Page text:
How to Cut an Onion to Get the Taste Just Right

How to Cut an Onion to Get the Taste Just Right Cutting and chopping onion on wooden board with knife

How to cut an onion to get the best taste? This is not the ordinary question people pose when faced with an onion on their cutting board. We usually just worry about not crying and get tears in our dishes. But did you know that your onion slices can have different intensity of taste? And you can actually control that, by deciding how to cut them!

Aren't onions just the greatest? They're healthy and tasty and do so much for the layers of flavor in so many of the dishes you have on a daily basis. I like them raw, chopped up or sliced in rings, added to salads, mmm, deep fried as onion rings, but also caramelized, of course. That's why I was so surprised when I found out that you can cut onions in different ways and the cut you choose has a big impact on the onion's flavor!

How to cut an onion for the best taste for you

When you cut an onion, it releases flavor compounds that affect its taste, making it stronger or milder. It depends on slicing with the grain or against the grain of the veggie (from the stem end to the root end).

If you slice with the grain (cut it in the middle, between the two ends, and slice the onion into rings), more compounds will be released into your slices and it will sting more when you taste it. But if you slice against the grain, it will release a lower quantity of compounds, and your taste buds will be safer. It all depends on how much you like your fresh onion to sting on your lips and tongue.

If you need a milder onion-y taste, then cut it from end to end. This is how you damage the onion less and keep your mouth safer. If you want to slice against the grain, then start through the middle. Cut the onion in half, and then slice the two halves.

How to Cut an Onion to Get the Taste Just Right

Slicing an onion against the grain, by cutting it in the middle, ensures that the taste is milder.

Why does cutting an onion make you cry?

An onion produces the chemical irritant known as syn-propanethial-S-oxide. It stimulates the eyes' lachrymal glands so they release tears. First, the enzyme synthase is released into the air when you cut an onion. Then the enzyme converts the amino acids sulfoxides of the onion into sulfenic acid. This acid rearranges itself into syn-propanetriol-S-oxide. Which gets into the air and comes in contact with your eyes.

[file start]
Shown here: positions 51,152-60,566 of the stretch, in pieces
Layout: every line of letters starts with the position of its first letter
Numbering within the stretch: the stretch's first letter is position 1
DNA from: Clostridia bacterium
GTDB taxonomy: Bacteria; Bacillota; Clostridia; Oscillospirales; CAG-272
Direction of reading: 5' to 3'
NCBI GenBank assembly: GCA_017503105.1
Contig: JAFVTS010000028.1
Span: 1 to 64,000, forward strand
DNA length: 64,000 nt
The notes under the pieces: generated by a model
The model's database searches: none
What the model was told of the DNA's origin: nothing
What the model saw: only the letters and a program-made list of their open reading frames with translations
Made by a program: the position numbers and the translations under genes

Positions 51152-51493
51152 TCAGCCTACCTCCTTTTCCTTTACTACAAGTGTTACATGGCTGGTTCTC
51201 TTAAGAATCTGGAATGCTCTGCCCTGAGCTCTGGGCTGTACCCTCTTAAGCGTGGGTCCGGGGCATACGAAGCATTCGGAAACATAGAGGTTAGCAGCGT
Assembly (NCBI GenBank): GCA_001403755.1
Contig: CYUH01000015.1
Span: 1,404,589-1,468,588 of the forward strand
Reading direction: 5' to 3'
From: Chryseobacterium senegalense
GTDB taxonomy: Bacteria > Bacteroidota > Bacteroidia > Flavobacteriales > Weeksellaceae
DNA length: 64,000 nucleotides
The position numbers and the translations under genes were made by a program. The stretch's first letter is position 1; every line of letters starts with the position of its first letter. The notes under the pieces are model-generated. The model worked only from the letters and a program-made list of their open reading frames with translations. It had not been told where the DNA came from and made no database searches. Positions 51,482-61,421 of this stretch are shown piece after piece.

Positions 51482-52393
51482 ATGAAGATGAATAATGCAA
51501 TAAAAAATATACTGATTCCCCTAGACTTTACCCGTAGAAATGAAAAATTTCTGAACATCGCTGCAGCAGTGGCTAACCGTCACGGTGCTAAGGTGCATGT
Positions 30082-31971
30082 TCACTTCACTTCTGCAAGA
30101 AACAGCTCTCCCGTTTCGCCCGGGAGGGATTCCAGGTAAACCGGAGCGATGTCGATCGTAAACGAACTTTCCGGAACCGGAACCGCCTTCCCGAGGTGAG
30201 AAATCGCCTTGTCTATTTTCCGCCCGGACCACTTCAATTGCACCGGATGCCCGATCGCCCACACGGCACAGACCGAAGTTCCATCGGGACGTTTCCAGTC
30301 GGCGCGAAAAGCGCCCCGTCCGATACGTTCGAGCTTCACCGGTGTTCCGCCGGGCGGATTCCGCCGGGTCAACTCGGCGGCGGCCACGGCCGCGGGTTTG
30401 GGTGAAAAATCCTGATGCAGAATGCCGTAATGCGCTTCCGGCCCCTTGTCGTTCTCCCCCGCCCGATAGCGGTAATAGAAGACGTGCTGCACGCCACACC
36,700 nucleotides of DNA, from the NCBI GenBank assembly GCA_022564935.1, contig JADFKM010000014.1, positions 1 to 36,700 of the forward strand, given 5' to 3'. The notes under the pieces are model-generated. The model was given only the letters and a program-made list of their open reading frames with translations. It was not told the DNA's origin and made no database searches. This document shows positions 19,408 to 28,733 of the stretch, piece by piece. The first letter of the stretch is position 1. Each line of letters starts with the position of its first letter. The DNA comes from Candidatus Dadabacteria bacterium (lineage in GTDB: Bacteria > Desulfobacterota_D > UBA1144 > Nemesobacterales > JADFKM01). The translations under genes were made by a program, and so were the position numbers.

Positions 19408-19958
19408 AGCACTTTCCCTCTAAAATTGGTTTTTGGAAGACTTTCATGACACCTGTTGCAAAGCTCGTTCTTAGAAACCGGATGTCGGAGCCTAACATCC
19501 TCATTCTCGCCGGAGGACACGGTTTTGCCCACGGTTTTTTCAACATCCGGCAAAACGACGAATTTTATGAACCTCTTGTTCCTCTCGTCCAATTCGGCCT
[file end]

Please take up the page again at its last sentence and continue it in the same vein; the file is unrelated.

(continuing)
The veggie has a tunic of outer leaves, scales – the white or red firm edible layers -, and the basal plate – the center of the root, the one connected to the hairy part. The chemical irritant is released when you cut through the basal plate.

How to cut an onion without tears?

Use a normal, very sharp, kitchen knife. It should be very sharp to speed up the process. Then chill the onions in the freezer for about 15 minutes. This reduces the amount of chemical irritant released into the air. And it doesn’t affect taste. Cut the onion near hot running water or steamy water. This will help dissipate the vapors from the onions. Breathe through your mouth and stick your tongue out. This will draw the gas over your tongue.

How to Cut an Onion to Get the Taste Just Right

You don't always have to cry when cutting an onion. Only if you choose so.

Why keep eating onions?

Because they’re really awesome when it comes to health benefits. They are rich in quercetin, a compound which lowers the risk of cancer and heart disease. Quercetin is a powerful antioxidant with anti-inflammatory properties. It also prevents the release of histamines or chemicals that cause allergic reactions.

Onions also contain disease-fighting polyphenols, more than garlic. And they’re also rich in sulfur compounds which have anti-clotting properties, and also help lower triglycerides. They contain chromium, which assists in regulating blood sugar. And help improve immunity thanks to their Vitamin C!

I’m a pop culture nerd who thinks too much about fried bacon, Buffy the Vampire Slayer and life, the Universe and everything. I love food and sometimes you can see that on my hips, but I don't care that much about that.
What I do care more about is trying to eat healthier, even though I admit that I like to indulge in my food fantasies. I’m addicted to puns, so forgive me for that when you read my articles. I now know too much about nutrition to be fun to hang out with. So long and thanks for all the fish-based omega-3 fatty acids.

Leave a Reply

Your email address will not be published. Required fields are marked *